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George J. Tobin

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George J. Tobin Obituary
Tobin, George J.

The Lord opened his arms on February 1, 2016 and wrapped them around the most compassionate, loving and caring husband, grandfather, father, uncle, and friend, Master Chief Petty Officer George J. Tobin at age 86, and gave him an easier life in heaven. George is survived by his wife of 32 years, Catherine Crown (Chilson) Tobin, his son Thomas (Maddy) Tobin of Pensacola FL; his daughter Patricia (Jerry) Magera of Grapevine TX, his loving extended family Kristine (John) Madison of Appalachian, NY. Their family Francine (Allen) Miller, their sons A.J. of Harford, PA, and Garret (Erin) Madison of Endicott, NY. Nancy (Timothy) McCluhan, their family Roy, Brandon, Kelly and granddaughter Addalyn Snyder. He is also survived by Norma (Robert) Chauncey of Vestal, NY and their son Dustin (Antonette) Corbett, and grandson Easton of Somerset, NY.

George was born and raised in Athens, NY on the Hudson River. From there he joined the Navy at age 17. He always said "Joining the Navy was the best thing he ever did in his life." George is also survived by his brother-in-law Richard Crown, Fred (Lois) Crown, sister-in-laws Vivian Crown, and Rosemary Tobin. George is also survived by many loving cousins, nieces and nephews.

George was predeceased by his parents George and Julia Tobin, sister Ida Flanigan Carr and brother Leonard Tobin.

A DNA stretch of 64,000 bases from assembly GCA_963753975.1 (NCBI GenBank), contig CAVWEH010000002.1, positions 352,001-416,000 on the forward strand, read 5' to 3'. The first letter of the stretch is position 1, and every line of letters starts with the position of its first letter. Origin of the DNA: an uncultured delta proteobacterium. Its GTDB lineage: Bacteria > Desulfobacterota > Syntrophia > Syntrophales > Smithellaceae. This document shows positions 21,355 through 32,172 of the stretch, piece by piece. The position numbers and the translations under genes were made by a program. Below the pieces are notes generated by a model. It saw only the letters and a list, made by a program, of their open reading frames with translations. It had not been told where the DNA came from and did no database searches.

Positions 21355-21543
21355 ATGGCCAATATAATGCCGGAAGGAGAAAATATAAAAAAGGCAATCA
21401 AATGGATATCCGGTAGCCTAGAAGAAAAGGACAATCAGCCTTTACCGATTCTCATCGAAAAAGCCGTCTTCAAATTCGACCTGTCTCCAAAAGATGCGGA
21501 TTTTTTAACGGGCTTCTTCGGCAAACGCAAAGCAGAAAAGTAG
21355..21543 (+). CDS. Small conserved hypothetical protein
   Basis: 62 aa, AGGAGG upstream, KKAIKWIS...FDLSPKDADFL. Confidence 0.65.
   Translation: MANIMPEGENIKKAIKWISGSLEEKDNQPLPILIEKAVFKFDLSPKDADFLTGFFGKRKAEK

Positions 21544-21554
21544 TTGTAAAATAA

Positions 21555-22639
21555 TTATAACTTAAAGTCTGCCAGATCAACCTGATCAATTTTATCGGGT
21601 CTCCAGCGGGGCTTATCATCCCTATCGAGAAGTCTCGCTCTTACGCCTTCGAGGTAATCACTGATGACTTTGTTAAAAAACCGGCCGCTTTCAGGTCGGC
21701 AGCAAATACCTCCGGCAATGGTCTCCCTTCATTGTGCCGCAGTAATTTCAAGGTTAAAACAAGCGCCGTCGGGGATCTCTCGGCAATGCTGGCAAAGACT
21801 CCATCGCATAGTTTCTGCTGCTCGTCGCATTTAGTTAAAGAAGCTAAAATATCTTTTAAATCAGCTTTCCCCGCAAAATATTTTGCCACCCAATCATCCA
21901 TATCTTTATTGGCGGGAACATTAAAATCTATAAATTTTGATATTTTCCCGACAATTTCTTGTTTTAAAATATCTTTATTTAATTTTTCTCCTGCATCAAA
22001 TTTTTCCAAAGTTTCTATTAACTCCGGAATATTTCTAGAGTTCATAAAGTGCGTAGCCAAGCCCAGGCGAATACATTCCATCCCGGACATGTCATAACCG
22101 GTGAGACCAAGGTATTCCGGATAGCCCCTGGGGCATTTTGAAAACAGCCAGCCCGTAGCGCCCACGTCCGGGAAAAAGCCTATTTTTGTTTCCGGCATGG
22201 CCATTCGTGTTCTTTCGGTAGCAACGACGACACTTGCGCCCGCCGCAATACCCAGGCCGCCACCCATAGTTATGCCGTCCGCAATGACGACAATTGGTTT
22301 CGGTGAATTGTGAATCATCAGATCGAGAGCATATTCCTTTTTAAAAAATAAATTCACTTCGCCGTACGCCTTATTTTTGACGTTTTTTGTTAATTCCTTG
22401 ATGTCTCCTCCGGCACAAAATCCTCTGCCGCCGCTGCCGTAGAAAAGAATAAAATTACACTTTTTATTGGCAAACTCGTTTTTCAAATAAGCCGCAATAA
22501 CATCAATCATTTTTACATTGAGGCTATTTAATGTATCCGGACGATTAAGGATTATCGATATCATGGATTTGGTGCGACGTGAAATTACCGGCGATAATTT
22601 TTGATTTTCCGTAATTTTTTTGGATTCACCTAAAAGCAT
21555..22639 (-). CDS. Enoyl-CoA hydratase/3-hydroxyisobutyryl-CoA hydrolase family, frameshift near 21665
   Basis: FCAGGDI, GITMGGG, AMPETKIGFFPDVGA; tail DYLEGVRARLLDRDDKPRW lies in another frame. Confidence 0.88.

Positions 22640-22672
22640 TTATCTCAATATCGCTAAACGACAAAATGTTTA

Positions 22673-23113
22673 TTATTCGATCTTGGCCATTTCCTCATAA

George served 20 years in the U.S Navy, in WWII, The Korean Conflict and did 3 tours in Vietnam, serving from an electronic technician to Master Chief Petty Officer. George's Career spanned over 20 years on six or more different ships. The Majority of his career was spent on the USS Ogden LPD5, which was the ship he helped build in the Brooklyn Navy Yard, was a Plank owner of and eventually retired from in 1967. Some of the ships he served on were the USS Gordius ARL36, the Flagship USS Adirondack that landed him in Italy. The USS Bennington, after being modernized after WWII, was commissioned for Korea in 1952 with George aboard.

George also served as an instructor at a Post Grad School for Commissioned Officers in Monterey, CA. Another highlight in his career was his assignment to help build the first guided missile for the Navy. George's most memorable venture during his retired life was naming the Denver Legion Post after Bob Hope. After many phone calls Mr. Hope gracefully accepted and came to Denver where Mr. Hope spent several days and nights at George's home in Denver Colorado. George was also honored to participate in the 1948 parade and funeral procession of General John L. Pershing.

George retired from Singer Link in Binghamton where he was a site simulation manager. He was a past member of the Mensa Association, the Loyal Order of the Elks, the Loyal Order if the Eagles, the V.F.W, and the American Legion. He was also an active member of the Owego Loyal Order of the Moose, and a life member of Disabled American Veterans of War. In 2014 George was able to attend the Twin Tiers Honor Flight to Washington DC, which he enjoyed very much.

There will be no funeral service for George at this time. His wishes were to donate his body to science. However, there will be a Celebration of life in his honor at a later time to be announced.

The family wants to give extra thanks to the doctors, nurses, aids, dietitians, and staff at the NYS Veterans Home in Oxford, NY. The love shown and the care given there was amazing.

Any contributions in George's memory may be sent to the NYS Veterans Home, 4207 State HWY 220, Oxford, NY 13830 or a .

Funeral arrangements have been entrusted to Behe Funeral Home Inc. 21 Main St. Oxford, NY. Friends and family may share their memories and condolences by visiting www.behefuneralhome.com



Published in Binghamton Press & Sun-Bulletin on Feb. 4, 2016
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